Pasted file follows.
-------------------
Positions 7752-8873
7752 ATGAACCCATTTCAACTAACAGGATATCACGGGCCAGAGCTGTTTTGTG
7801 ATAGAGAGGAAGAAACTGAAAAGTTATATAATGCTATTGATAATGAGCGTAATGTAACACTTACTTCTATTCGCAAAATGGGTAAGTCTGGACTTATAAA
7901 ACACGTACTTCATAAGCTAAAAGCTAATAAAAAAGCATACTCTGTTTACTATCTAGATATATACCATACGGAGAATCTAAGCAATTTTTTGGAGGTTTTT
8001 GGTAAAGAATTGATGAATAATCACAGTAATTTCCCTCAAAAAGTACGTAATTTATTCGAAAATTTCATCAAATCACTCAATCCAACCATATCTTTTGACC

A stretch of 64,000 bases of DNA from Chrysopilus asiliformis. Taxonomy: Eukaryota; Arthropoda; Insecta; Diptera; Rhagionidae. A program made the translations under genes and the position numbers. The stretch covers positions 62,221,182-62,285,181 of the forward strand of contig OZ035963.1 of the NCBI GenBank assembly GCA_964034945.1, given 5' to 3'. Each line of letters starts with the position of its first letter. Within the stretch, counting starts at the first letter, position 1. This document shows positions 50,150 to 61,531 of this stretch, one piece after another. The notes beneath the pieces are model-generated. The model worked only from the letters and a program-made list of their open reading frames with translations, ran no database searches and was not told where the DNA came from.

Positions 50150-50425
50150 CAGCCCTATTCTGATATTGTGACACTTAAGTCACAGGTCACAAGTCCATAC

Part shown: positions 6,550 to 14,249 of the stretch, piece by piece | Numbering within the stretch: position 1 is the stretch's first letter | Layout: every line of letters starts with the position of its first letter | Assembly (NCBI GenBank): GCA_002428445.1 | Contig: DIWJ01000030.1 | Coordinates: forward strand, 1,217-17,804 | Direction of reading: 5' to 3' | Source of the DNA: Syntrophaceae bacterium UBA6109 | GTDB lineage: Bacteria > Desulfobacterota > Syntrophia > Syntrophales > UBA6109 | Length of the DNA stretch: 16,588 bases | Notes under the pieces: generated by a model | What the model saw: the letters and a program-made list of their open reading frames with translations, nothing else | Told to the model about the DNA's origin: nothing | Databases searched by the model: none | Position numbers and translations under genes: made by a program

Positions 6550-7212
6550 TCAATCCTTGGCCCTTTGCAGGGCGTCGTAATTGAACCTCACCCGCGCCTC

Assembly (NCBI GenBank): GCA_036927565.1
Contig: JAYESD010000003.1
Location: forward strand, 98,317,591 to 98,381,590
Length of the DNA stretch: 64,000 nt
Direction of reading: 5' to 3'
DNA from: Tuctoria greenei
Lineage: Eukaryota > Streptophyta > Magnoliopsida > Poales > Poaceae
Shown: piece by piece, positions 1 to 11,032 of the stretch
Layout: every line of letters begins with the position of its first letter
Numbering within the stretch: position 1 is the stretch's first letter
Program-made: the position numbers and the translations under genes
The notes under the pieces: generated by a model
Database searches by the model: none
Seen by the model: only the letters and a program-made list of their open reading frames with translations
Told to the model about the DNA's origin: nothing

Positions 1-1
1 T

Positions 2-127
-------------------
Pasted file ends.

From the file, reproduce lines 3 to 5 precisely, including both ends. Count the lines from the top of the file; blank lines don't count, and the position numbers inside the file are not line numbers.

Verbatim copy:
7801 ATAGAGAGGAAGAAACTGAAAAGTTATATAATGCTATTGATAATGAGCGTAATGTAACACTTACTTCTATTCGCAAAATGGGTAAGTCTGGACTTATAAA
7901 ACACGTACTTCATAAGCTAAAAGCTAATAAAAAAGCATACTCTGTTTACTATCTAGATATATACCATACGGAGAATCTAAGCAATTTTTTGGAGGTTTTT
8001 GGTAAAGAATTGATGAATAATCACAGTAATTTCCCTCAAAAAGTACGTAATTTATTCGAAAATTTCATCAAATCACTCAATCCAACCATATCTTTTGACC